‘Broad City’ to Sleater-Kinney: “We Could Not Be a Show Without You Guys”


A true meeting of the feminist minds took place Friday night in the dimly lit basement of New York’s Ace Hotel, when Broad City duo Abbi Jacobson and Ilana Glazer joked about “vag badges” with Sleater-Kinney’s Corin Tucker, Carrie Brownstein, and Janet Weiss. To celebrate a great couple of weeks for lovers of woman-powered pop culture — namely, the premiere of Broad City‘s second season last week and tomorrow’s release of Sleater-Kinney’s powerful new album No Cities to Love — NPR got the ladies in a room for a group interview led by Glazer and Jacobson. It was nothing short of inspiring.

Some questions were for comic effect, others — like how many tour stops — novice, and many insightful about creating while female. “Eventually men will solve feminism and we’ll all be fine,” Brownstein joked at one point to the intimate crowd, which included her Portlandia co-star Fred Armisen, Natasha Lyonne, and comedian Jon Glaser.

NPR will release video of the interview this week — and it’s indeed worth a watch — but in the meantime, here are ten highlights from the 90-minute chat.

1. Sleater-Kinney has its own gravitational pull among the band’s members.

“There’s an inevitably to this band,” Brownstein said, explaining that once they even start thinking about making music together again, it pretty much seals the deal. Tucker compared this force between them to wild horses.

2. That said, No Cities to Love wasn’t comfortable to make.

“I’m never super happy while we’re making new material,” Weiss said. “We can’t just settle in this band.”

Brownstein described herself as being in a “constant sense of agitation about the world,” and that S-K is her soundtrack of our tumultuous times. She had a few other poetic phrases to describe the act of being in Sleater-Kinney: “an unapologetic obliteration of the sacred,” “the conduit through which I can empathize with struggle.”

3. Sleater-Kinney members are sick of having their gender pointed out — like in the New York Times.

Weiss admitted frustration with seeing terms like “all-female band” show up in New York Times articles. (A recent Times profile also felt the need to dedicate three sentences comparing and contrasting members’ looks.) Brownstein pointed out the absurdity of another aspect of the job: “No one’s ever asked the question, ‘Why did you decide to be in a band with all men?'”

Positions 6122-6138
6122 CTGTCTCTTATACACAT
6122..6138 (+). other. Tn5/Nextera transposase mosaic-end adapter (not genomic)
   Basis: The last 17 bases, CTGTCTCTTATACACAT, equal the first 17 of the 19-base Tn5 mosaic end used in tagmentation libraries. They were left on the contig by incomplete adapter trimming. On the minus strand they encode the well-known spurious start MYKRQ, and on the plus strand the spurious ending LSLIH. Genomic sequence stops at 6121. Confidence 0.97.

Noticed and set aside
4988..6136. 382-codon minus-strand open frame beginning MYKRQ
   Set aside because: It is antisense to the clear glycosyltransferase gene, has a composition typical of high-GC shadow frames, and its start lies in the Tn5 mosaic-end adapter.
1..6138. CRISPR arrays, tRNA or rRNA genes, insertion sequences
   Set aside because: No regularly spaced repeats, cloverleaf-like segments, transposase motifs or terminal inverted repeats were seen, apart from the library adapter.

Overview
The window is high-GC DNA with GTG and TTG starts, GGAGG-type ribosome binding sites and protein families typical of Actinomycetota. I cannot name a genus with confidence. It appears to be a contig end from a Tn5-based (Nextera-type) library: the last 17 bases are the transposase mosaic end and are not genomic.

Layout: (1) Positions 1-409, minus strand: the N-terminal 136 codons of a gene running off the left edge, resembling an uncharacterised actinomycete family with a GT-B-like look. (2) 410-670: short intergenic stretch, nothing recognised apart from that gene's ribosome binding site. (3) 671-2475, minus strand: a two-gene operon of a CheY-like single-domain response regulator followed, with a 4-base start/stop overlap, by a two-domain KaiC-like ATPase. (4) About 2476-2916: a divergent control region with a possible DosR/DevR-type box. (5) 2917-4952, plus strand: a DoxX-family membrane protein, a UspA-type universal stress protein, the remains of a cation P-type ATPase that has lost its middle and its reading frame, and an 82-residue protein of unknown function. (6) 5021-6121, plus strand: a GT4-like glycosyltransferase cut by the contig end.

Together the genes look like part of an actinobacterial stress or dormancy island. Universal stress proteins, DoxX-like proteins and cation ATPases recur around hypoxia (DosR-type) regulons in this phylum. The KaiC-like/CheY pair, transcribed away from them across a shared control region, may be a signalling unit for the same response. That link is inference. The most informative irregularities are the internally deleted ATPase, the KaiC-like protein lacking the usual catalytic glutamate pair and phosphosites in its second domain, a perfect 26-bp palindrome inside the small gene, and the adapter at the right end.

Weiss called it the “Women in Rock” ghetto, referring to some publications’ perception of women musicians as a specialized interest, and only comparing them to other bands with female members. “Who wants to be a white male? I don’t,” Brownstein added.

4. Likewise, Ilana is tired of Broad City being compared to Girls.

Brownstein related, wisely surmising, “If you’re an ‘other,’ they want you to beat up the other ‘other.'”

5. Don’t expect to see Sleater-Kinney to play the festival circuit.

While festivals have grown into one of the music industry’s few saving graces during S-K’s decade off, don’t expect to see the group making the rounds, especially not billed as a reunion. They view their shows as events, and they lose that excitement at a festival.

6. Also a no-go: Sleater-Kinney in commercials

“I have a no-commercial policy for every band I’m in,” said Weiss, also a member of Wild Flag and Quasi. “I want people to value it so I need to value it.”

“It ruins the song,” she added, calling the placement of Iggy Pop’s “Lust For Life” in a ’00s Carnival Cruise commercial “gross.”

7. Carrie’s greatest gift to Janet: her HBO GO code

Weiss doesn’t own a TV, but thanks to Brownstein’s HBO GO, she finds herself indulging in binge watches every once in while. Though it’s not on HBO, Homeland is a favorite of hers.

As for Brownstein’s and Tucker’s cultural recommendations of the moment, Carrie had a long list including The Comeback, Black Mirror, Kim Gordon’s forthcoming memoir (Girl in a Band, out Feb. 24), and Miranda July’s recently released debut novel (The First Bad Man). Corin shared praise for Anjelica Huston’s 2014 memoir, Watch Me.

8. The Broad City duo asserts they “could not be a show” without Sleater-Kinney having furthered female empowerment before them.

It was all-around inspiration love-fest, with Tucker telling Broad City, “When we watch your show, I wanna write a song.” Despite her love for Sleater-Kinney, Jacobson admitted that she’s recovering jam band fan who came to their music just a couple years ago.

9. Amy Poehler had questions for Sleater-Kinney.

Sleater-Kinney helped Poehler get through her formative comedy years in Chicago, so she asked her mentees in Broad City to ask some questions on her behalf:

– Were there any weird instruments used on “I Wanna Be Your Joey Ramone”? (She’s referring to Brownstein’s “squealing pig” background vocals in the chorus.)

Answer: Nope!

– Will they play “Little Mouth” at her funeral?

Answer: S-K demand that Amy outlive them all and play it at Carrie’s funeral instead.

10. Sleater-Kinney and Broad City made an SNL pact.

“I’m gonna text Lorne [Michaels] after,” Jacobson joked, with the two groups dreaming of tag-teaming host and musical guest duties for Saturday Night Live for their first times.

Photo via NPR.